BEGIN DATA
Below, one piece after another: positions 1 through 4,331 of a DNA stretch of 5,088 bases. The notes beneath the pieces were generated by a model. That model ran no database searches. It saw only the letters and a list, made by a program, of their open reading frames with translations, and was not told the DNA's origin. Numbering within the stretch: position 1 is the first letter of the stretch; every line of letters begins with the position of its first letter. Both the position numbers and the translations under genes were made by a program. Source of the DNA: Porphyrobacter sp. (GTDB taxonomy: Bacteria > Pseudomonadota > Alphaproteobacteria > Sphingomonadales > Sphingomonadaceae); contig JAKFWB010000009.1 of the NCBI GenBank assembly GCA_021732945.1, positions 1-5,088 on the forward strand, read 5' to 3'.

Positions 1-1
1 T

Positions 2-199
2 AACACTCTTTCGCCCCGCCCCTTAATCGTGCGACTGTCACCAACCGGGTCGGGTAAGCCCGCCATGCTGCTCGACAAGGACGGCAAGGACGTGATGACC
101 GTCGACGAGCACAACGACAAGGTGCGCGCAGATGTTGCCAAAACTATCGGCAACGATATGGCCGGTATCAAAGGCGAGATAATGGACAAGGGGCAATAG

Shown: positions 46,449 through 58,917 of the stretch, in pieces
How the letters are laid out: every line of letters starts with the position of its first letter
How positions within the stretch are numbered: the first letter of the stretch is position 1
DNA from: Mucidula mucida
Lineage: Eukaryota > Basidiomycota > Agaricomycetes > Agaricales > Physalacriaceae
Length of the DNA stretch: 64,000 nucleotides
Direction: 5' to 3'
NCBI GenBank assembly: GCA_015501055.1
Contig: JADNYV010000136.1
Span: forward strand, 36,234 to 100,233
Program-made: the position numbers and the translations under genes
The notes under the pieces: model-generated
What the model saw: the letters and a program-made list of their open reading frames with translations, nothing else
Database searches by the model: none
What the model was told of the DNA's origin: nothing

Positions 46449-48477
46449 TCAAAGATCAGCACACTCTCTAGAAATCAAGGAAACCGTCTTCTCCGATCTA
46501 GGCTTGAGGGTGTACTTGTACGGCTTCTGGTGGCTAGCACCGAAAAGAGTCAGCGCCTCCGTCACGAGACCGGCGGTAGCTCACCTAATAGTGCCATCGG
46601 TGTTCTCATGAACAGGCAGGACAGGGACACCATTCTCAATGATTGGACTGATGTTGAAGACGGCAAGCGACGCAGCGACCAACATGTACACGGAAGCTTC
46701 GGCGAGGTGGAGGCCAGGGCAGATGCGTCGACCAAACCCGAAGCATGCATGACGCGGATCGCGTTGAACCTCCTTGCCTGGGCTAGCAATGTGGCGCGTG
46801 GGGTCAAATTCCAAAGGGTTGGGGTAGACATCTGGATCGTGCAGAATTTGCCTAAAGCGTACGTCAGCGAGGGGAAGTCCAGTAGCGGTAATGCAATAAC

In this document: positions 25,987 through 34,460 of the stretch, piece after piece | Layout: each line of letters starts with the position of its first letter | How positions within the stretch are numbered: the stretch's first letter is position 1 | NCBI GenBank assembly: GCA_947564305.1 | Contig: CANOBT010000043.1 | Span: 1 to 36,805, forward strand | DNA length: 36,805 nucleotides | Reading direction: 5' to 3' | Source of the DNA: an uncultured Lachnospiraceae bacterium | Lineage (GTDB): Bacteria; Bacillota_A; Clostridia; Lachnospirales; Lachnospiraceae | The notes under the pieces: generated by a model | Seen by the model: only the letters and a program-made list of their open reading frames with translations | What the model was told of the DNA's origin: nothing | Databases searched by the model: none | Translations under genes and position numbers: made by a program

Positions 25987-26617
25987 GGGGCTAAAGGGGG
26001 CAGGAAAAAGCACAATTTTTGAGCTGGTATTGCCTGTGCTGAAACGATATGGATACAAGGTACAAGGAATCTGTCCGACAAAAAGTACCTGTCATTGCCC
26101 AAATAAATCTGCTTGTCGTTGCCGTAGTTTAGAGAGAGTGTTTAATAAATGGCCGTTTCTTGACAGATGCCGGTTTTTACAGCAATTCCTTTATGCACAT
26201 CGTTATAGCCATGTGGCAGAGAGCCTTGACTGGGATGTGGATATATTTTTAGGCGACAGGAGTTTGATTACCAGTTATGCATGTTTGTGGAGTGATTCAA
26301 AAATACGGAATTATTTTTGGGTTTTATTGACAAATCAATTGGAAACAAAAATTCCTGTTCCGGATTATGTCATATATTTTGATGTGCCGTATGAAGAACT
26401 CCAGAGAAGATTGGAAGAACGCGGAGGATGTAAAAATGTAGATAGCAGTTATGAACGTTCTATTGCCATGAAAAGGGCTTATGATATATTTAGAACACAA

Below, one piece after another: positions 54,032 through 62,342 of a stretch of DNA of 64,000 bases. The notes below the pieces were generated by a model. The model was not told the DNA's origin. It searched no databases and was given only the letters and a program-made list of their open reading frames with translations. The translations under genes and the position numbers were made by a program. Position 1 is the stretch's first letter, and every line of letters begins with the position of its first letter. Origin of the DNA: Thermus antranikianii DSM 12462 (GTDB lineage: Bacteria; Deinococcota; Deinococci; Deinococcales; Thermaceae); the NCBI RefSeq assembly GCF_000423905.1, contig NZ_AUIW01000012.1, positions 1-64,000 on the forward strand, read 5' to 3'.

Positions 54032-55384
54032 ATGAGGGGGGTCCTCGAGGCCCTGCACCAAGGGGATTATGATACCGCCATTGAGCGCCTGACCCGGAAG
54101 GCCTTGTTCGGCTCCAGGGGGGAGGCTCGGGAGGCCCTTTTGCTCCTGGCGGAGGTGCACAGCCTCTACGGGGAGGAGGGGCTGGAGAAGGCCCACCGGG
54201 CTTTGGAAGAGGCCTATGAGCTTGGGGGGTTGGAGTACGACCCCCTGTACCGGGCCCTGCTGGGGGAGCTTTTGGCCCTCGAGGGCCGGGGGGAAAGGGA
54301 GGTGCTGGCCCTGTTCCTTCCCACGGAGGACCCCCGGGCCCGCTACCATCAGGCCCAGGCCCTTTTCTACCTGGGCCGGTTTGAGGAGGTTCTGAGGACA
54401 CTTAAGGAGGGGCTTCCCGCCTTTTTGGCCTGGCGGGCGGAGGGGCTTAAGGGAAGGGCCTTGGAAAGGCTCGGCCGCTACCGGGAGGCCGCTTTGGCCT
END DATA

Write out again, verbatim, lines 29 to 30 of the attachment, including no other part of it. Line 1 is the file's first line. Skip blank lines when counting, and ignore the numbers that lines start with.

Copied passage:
Positions 25987-26617
25987 GGGGCTAAAGGGGG